Maguire G Justin, July 2023

Intellectual capacity can be hacked! Lazar S et al ( 2020) [1] disproved Arthur Jensen’s claim that compensatory education has little impact on boosting intelligence [2] through a 296 participant RCT (randomized control trial), illustrating that prolonged intensive training in creative problem solving can in fact increase IQ!

Essentially, we all have the potential to become smarter and perform better in an ever-evolving cognitively demanding world. As with any possible education our state is imperative to consider, in short, if we choose to augment our intellect through creative problem-solving exercise, we need to ensure our neurochemistry is optimally aligned to allow the least path of resistance toward cognitive enhancement.

Pritchard, C and Rosenorn-Lanng, E provided statistically relevant findings of increased neurological deaths occurring among individuals between 55-74 years of age [3]. Neurological enhancement and rates of decline are interlinked to neurochemical factors stemming from immunological peripheral and subsequent central neurological alterations. Thus, when we strive toward improving our cognition consideration of both internal and external environmental disruptors needs to be included. In doing so we not only gain smarts but offset the chance of neurological decline!

Through holistic consideration, this article provides insight into factors stemming from peripheral metabolism which may positively influence one’s opportunity to succeed with an elevated IQ whilst also offsetting the likelihood of neurodegenerative disease.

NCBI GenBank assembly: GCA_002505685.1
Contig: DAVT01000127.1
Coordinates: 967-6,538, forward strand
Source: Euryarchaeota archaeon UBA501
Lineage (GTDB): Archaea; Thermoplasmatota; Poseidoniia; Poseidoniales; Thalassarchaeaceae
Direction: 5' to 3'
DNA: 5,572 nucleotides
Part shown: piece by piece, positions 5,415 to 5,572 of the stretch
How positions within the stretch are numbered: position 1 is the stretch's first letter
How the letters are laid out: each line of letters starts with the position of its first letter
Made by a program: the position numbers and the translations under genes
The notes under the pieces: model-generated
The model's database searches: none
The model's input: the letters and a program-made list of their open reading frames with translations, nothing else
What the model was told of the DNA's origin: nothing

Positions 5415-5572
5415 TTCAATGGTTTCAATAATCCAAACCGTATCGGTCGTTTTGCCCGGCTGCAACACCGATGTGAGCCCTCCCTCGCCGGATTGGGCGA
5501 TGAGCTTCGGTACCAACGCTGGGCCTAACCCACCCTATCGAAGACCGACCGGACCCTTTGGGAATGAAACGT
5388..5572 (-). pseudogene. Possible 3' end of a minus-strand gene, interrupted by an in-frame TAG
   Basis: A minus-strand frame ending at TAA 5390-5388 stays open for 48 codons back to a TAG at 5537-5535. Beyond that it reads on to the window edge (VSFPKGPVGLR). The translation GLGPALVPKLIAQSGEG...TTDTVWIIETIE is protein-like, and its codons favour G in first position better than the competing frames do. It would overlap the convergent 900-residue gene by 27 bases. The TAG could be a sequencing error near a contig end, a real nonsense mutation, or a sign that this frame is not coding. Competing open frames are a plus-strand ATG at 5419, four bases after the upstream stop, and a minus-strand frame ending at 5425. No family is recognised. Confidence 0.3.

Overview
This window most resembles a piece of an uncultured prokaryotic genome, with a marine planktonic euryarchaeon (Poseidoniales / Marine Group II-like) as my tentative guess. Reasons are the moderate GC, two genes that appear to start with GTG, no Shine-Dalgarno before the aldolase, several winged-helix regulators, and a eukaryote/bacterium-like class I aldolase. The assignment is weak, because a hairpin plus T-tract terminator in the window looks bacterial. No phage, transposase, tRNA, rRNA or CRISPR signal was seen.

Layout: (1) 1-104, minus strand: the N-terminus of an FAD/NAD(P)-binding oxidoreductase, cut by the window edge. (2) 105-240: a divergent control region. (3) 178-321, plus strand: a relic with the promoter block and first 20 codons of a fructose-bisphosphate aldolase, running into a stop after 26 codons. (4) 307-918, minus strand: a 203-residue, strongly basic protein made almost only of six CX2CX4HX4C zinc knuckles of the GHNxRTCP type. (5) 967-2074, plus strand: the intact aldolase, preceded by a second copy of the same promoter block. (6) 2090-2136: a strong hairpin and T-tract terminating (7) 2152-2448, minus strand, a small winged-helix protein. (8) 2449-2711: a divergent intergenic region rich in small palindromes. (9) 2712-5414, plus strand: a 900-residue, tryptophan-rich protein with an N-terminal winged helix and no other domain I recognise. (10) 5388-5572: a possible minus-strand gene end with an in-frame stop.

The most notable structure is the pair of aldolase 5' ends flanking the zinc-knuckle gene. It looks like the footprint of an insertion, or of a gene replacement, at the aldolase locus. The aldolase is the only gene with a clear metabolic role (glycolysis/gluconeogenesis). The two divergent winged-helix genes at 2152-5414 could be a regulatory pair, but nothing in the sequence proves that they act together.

Cenit, CM. et al (2017) demonstrated statistically significant relevance (p<0.05) between the health of our gut and brain or gut-brain axis[4]. Immunological reactions set off through bacterial translocation can influence key factors within neurotransmitter production, metabolism and regulation, including factors such as:

  • Methylation
  • Acetylation
  • Non-coding RNA

All which impact histone tails and the respective ability to produce not only signals for our nervous system to use but also nootropic factors, which enable neurogenesis and recovery from injury.

SCFA (Short chain fatty acids) are by-products developed through fermentation of fiber by specific bacteria in our microbiome. Namely, we have three major types of SCFA: acetate, propionate and butyrate [5], each of which has its unique role in regulating not only metabolism but also neurological activity through free fatty acid receptor binding [6]. Interestingly the integrity of our gut lining is intimately correlated to the quantity of either butyrate (which seals tight junctions) or propionate (which opens tight junctions), thus efforts to regulate butyrate production plays an intimate role within inflammatory outcomes associated with leaky gut.

When our guts become ‘leaky’ a host of immunological processes are fired, resulting in the possible outcome of depleted CNS (central nervous system) serotonin, increased splenic 5HT (5-hydroxytryptophan) and elevated neurotoxic compounds such as quinolinic acid and dopamine quinone[7]. Fortunately, through a focus on improving butyrate formation and even supplementation, our brains have a chance to offset an immunological demand that may often lead to neurodegenerative and cognitive disorders.